Intellectual property (IP) is a blanket term that describes a number of distinct types of intangible assets—creations of the mind—to which one can claim exclusive rights. Since there are several forms of intellectual property, it is easy to confuse them. However, the main forms of IP: patents, copyrights, trademarks and trade secrets have very different legal implications.
If you are seeking an intellectual property expert to provide litigation support, make sure that they have expertise in the specific form of intellectual property that’s applicable to your case.
Here are some key differences between the four primary forms of intellectual property:
A patent is a set of exclusive rights that a sovereign state grants an inventor or their assignee in exchange for public disclosure of their inventions. Patents are issued for certain lengths of time that depend on national laws. To receive a patent, an inventor needs to file a claim that meets the minimum requirements of patentability. These requirements often include novelty (originality) and non-obviousness. Once a patent is granted, it prevents others from using, selling, manufacturing or distributing the invention without express permission.
A copyright grants the right to copy a work of intellectual property. It also assigns credit for the IP. Though copyrights were originally conceived as a way for the government to restrict printing, they have since become a means of protecting authors’ rights to profit from their creative endeavors. In addition to written works, copyrights can be assigned to other forms of IP including songs, films and works of art. Copyrights are issued for a finite amount of time, usually between 50 and 100 years from the time of the author’s death.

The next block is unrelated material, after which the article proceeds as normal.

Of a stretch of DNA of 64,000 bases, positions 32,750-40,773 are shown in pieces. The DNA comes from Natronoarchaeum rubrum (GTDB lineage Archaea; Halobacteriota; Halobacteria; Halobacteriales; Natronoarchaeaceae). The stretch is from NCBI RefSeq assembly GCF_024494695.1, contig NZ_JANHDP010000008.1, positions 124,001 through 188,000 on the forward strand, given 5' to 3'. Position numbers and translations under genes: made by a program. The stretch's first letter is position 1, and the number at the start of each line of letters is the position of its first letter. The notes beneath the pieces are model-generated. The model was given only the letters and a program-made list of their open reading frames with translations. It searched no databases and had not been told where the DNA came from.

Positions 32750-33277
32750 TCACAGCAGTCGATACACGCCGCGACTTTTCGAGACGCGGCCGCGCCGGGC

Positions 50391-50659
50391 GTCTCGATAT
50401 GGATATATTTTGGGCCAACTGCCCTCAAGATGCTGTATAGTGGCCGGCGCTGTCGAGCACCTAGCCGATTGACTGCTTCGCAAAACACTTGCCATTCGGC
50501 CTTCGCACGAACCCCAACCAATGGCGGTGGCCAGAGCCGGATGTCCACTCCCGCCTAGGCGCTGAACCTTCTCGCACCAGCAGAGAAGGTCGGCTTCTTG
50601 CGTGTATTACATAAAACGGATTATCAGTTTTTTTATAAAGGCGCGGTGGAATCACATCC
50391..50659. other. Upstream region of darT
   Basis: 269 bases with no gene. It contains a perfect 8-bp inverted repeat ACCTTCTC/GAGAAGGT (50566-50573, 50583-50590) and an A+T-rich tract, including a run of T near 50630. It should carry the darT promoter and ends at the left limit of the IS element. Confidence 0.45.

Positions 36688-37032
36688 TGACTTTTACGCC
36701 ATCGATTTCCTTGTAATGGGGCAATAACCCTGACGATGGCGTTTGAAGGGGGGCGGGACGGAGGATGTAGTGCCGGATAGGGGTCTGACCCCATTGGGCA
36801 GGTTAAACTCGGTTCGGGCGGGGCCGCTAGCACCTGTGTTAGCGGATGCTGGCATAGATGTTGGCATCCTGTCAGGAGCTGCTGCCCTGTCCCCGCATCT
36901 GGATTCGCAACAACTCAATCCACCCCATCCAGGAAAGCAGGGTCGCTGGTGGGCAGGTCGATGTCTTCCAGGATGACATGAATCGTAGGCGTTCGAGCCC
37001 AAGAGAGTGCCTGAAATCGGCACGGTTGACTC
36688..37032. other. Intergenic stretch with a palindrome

Some of the exclusive rights that a copyright affords an author include the right to display the work publicly, transmit or display the work by radio or video, to produce and sell copies of the work and create derivative works for the original.
A trademark is a distinctive sign or symbol used by a business organization, individual or other established legal entity that is used to differentiate that entity’s products and services from others. Trademarks are typically a word, phrase, design or symbol. Trademarks therefore serve as a badge of origin for a brand in order to communicate that origin to consumers.
There are two symbols associated with U.S. trademarks. Whereas ™ (the trademark symbol) can be used with any common law usage of the mark, ® denotes a registered trademark. The registered trademark symbol can only be used when the trademark has been registered with the U.S. Patent and Trademark Office.
A trade secret is a design, formula, process or other piece of IP that is not known to the general public, which provides an economic advantage over competitors. Businesses can take steps to protect their trade secrets including requiring employees to sign nondisclosure agreements or contracts with non-compete clauses.
In the U.S., trade secrets are not nearly protected to the same degree as patents, trademarks or copyrights. However, businesses might opt not to initially patent an invention or process since patents require disclosure.
Intellectual property expert witnesses are available to provide additional support and help lawyers navigate the complex legal landscape of IP rights.